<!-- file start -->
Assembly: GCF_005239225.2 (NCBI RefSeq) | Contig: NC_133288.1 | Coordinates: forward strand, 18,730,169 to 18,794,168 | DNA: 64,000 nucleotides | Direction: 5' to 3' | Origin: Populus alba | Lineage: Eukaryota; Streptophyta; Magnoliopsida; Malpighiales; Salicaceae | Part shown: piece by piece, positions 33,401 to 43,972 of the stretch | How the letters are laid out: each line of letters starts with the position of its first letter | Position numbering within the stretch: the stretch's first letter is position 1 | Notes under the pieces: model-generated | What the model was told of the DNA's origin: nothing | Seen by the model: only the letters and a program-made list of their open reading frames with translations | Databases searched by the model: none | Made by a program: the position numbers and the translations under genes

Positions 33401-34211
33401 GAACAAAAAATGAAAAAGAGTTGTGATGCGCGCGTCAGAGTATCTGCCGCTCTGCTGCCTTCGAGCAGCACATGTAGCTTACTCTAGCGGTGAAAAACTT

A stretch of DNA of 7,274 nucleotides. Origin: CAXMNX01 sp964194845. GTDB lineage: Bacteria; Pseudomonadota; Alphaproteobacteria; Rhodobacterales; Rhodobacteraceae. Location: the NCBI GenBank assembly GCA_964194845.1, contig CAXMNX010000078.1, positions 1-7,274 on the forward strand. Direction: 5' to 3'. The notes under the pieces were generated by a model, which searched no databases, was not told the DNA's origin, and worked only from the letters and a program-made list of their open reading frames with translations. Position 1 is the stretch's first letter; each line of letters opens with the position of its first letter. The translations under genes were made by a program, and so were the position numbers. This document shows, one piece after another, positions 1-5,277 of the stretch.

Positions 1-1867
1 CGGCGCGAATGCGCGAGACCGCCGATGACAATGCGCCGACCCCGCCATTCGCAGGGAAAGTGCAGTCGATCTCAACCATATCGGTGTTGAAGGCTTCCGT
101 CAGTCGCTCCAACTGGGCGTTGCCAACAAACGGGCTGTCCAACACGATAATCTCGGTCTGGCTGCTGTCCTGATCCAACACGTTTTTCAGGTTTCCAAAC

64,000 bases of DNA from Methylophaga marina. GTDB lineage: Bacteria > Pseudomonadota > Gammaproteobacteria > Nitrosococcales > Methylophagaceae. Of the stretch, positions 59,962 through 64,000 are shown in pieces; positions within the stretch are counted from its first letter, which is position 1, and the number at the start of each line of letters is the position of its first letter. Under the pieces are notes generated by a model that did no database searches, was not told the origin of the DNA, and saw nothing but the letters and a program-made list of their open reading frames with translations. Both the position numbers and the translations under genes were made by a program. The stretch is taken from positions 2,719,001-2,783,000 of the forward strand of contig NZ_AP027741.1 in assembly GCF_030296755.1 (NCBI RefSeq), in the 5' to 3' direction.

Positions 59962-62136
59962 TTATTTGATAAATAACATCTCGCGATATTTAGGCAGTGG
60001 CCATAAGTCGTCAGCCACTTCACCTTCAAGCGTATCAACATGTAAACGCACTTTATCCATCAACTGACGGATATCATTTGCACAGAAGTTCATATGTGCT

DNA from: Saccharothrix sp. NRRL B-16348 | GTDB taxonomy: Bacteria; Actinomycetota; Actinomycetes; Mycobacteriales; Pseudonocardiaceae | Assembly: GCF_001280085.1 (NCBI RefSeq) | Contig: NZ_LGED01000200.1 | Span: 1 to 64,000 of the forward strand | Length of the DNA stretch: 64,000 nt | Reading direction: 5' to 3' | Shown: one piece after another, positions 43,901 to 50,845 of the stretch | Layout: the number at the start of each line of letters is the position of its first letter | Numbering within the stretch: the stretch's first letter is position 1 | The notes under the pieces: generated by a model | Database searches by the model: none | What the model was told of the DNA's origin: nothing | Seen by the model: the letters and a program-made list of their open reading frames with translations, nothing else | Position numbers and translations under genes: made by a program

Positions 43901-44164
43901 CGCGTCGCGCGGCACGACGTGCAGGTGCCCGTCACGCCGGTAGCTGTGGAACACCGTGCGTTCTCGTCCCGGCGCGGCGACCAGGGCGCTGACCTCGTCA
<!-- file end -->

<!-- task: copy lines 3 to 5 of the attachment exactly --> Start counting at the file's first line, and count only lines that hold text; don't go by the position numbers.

33401 GAACAAAAAATGAAAAAGAGTTGTGATGCGCGCGTCAGAGTATCTGCCGCTCTGCTGCCTTCGAGCAGCACATGTAGCTTACTCTAGCGGTGAAAAACTT

A stretch of DNA of 7,274 nucleotides. Origin: CAXMNX01 sp964194845. GTDB lineage: Bacteria; Pseudomonadota; Alphaproteobacteria; Rhodobacterales; Rhodobacteraceae. Location: the NCBI GenBank assembly GCA_964194845.1, contig CAXMNX010000078.1, positions 1-7,274 on the forward strand. Direction: 5' to 3'. The notes under the pieces were generated by a model, which searched no databases, was not told the DNA's origin, and worked only from the letters and a program-made list of their open reading frames with translations. Position 1 is the stretch's first letter; each line of letters opens with the position of its first letter. The translations under genes were made by a program, and so were the position numbers. This document shows, one piece after another, positions 1-5,277 of the stretch.

Positions 1-1867